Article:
Xizang (Tibet) is rich in Leguminosae flora, comprising 41 genera and 254 species so far known, exclusive of the commonly cultivated taxa (including 11 genera and 16 species). There are 4 endemic genera (with 8 species), 10 temperate genera (with 175 species) and 19 tropical genera (with 46 species) as well as the representatives of those genera whose distribution centers are in East Asia-North America, Mediterranean and Central Asia. 1. There are altogether 4 endemic genera of Leguminosae in this region. According to their morphological characters, systematic position and geographical distribution, it would appear that Salweenia and Piptanthus are Tertiary paleo-endemics, while Straceya and Cochlianths are neo-endemics. Salweenia and Piptanthus may be some of more primitive members in the subfamily Papilionasae and their allies are largely distributed in the southern Hemisphere. The other two genera might have been derived from the northern temperate genus Hedysarum and the East Asian-North American genus Apios respectively, because of their morphological resemblance. They probably came into existanc during the uplifting of the Himalayas. 2. An analysis of temperate genera There are twelve temperate genera of Leguminosae in the region, of which the more important elements in composition of flora, is Astragalus, Oxytropis and Caragana. Astragalus is a cosmopolitan genus comprising 2000 species, with its center distribution in Central Asia. 250 species, are from China so far known, in alpine zone of Southwest and Northwest, with 70 species extending farther to the Himalayas and Xizang Plateau. Among them, there are 7 species (10%) common to Central Asia, 12 species (15.7%) to Southwest China and 40 species (60%) are endemic, it indicates that the differentiation of the species of the genus in the region is very active, especially in the subgenus Pogonophace with beards in stigma. 27 species amounting to 78.5% of the total species of the subgenus, are distributed in this region. The species in the region mainly occur in alpine zone between altitude of 3500—300 m. above sea-level. They have developed into a member of representative of arid and cold alpine regions. The endemic species of Astragalus in Xizang might be formed by specialization of the alien and native elements. It will be proved by a series of horizontal and vertical vicarism of endemic species. For example, Astragalus bomiensis and A. englerianus are horizontal and vertical vicarism species, the former being distributed in southeast part of Xizang and the latter in Yunnan; also A. arnoldii and A. chomutovii, the former being an endemic on Xizang Plateau and latter in Central Asia. The genus Oxytropis comprises 300 species which are mainly distributed in the north temperate zone. About 100 species are from China so far known, with 40 species extending to Himalayas and Xizang Plateau. The distribution, formation and differentiation of the genus in this region are resembled to Astragalus. These two genera are usually growing together, composing the main accompanying elements of alpine meadow and steppe. Caragana is an endemic genus in Eurasian temperate zone and one of constructive elements of alpine bush-wood. About 100 species are from China, with 16 species in Xizang. According to the elements of composition, 4 species are common to Inner Mongolia and Kausu, 4 species to Southwest of China, the others are endemic. This not only indicates that the species of Caragana in Xizang is closely related to those species of above mentioned regions, but the differentiation of the genus in the region is obviously effected by the uplifting of Himalayas, thus leading to the formations of endemic species reaching up to 50%. 3. An Analysis of Tropical Genera There are 19 tropical genera in the region. They concentrate in southeast of Xizang and southern flank of the Himalayas. All of them but Indigofera and Desmodium are represented by a few species, especially the endemic species. Thus, it can be seen that they are less differentiated than the temperate genera. However, the genus Desmodium which extends from tropical southeast and northeast Asia to Mexio is more active in differentiation than the other genera. According to OhaShi,s system about the genus in 1973, the species of Desmodium distributed in Sino-Himalaya region mostly belong to the subgenus Dollinera and subgenus Podocarpium. The subgenus Dollinera concentrates in both Sino-Himalaya region and Indo-China with 14 species, of which 7 species are endemic in Sino-Himalaya. They are closely related to species of Indo-China, southern Yunnan and Assam and shows tha tthey have close connections in origin and that the former might be derived from the latter. Another subgenus extending from subtropical to temperate zone is Podocarpium. Five out of the total eight species belonging to the subgenus are distributed in Sino-Himalaya and three of them are endemic. An investigation on interspecific evolutionary relationship and geographic distribution of the subgenus shows that the primary center of differentiation of Podocarpium is in the Sino-Himalaya region. Finally, our survey shows that owing to the uplifting of the Himalayas which has brought about complicated geographic and climatic situations, the favorable conditions have been provided not only for the formation of the species but also for the genus in cer-tain degree.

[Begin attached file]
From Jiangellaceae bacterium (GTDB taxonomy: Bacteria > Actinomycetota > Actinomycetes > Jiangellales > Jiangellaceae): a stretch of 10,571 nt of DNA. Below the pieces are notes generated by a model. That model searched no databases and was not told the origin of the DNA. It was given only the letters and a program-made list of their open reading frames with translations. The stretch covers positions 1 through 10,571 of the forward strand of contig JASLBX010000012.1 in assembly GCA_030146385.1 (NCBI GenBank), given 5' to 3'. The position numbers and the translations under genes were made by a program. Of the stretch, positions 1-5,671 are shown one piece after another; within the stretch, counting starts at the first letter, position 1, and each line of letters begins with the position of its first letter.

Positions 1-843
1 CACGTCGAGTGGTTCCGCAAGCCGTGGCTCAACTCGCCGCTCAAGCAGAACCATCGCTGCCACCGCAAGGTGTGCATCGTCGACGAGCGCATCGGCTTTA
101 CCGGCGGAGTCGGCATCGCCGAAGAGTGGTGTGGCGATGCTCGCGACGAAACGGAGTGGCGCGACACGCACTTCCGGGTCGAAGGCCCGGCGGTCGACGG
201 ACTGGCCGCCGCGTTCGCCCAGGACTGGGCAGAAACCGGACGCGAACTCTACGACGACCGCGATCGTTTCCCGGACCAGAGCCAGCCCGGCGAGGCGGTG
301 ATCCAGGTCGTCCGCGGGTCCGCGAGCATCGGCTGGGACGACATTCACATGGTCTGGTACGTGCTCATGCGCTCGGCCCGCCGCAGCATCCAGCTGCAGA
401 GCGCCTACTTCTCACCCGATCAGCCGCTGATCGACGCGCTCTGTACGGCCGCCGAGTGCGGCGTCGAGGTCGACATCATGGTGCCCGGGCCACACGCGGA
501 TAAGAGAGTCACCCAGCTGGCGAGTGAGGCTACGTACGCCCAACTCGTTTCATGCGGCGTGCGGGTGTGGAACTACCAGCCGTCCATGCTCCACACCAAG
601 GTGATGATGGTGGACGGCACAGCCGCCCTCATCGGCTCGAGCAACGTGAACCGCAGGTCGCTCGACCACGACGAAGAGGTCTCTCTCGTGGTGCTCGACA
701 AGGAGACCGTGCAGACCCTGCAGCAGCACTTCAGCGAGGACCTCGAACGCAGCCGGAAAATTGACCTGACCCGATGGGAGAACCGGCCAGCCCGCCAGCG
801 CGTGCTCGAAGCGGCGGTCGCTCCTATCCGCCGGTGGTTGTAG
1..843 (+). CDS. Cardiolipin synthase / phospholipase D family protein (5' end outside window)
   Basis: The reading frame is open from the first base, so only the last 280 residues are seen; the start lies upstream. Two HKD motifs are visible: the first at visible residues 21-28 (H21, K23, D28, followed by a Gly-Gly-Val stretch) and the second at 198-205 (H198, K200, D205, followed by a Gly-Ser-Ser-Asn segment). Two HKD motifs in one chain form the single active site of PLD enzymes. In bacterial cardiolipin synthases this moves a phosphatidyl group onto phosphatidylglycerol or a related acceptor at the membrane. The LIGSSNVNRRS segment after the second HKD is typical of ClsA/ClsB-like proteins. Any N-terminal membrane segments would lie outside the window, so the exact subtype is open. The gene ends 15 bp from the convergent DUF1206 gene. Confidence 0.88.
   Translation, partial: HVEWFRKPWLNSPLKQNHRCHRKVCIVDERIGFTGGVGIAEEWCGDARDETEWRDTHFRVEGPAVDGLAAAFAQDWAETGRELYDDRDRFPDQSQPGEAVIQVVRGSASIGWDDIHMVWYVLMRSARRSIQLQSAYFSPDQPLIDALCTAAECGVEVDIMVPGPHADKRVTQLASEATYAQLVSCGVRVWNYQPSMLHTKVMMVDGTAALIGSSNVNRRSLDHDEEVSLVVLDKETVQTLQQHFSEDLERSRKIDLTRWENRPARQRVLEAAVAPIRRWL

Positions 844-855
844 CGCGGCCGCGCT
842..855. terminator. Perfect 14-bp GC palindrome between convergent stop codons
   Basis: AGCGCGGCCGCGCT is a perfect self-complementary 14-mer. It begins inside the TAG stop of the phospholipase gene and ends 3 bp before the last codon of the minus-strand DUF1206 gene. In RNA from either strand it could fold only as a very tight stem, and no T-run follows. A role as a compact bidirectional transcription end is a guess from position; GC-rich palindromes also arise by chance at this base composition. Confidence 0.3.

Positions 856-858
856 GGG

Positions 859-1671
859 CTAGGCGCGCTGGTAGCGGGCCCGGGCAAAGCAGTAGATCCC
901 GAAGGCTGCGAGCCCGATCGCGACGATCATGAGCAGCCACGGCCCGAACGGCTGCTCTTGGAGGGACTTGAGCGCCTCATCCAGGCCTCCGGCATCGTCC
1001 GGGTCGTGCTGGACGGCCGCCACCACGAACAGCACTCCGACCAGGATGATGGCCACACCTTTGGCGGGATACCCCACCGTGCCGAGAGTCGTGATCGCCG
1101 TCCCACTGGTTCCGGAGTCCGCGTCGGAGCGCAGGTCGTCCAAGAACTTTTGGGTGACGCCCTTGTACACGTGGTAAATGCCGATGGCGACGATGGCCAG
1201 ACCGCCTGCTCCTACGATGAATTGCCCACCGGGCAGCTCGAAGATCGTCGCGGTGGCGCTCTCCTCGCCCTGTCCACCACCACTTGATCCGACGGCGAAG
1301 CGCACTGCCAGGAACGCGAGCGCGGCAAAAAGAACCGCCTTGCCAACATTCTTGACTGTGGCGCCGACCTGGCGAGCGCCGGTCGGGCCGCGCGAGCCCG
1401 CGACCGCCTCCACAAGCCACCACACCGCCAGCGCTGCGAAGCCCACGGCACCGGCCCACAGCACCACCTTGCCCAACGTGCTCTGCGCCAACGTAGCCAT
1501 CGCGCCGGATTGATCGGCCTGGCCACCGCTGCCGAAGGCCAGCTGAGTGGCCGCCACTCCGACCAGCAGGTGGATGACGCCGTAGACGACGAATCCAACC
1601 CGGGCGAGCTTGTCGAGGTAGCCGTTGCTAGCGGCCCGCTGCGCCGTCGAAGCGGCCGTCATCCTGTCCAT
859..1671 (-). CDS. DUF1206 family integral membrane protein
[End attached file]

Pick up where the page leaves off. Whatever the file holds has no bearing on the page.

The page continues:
• Shih Chu, Chen Yi-Ling
    J Syst Evol. 1982, 20(2): 157-165.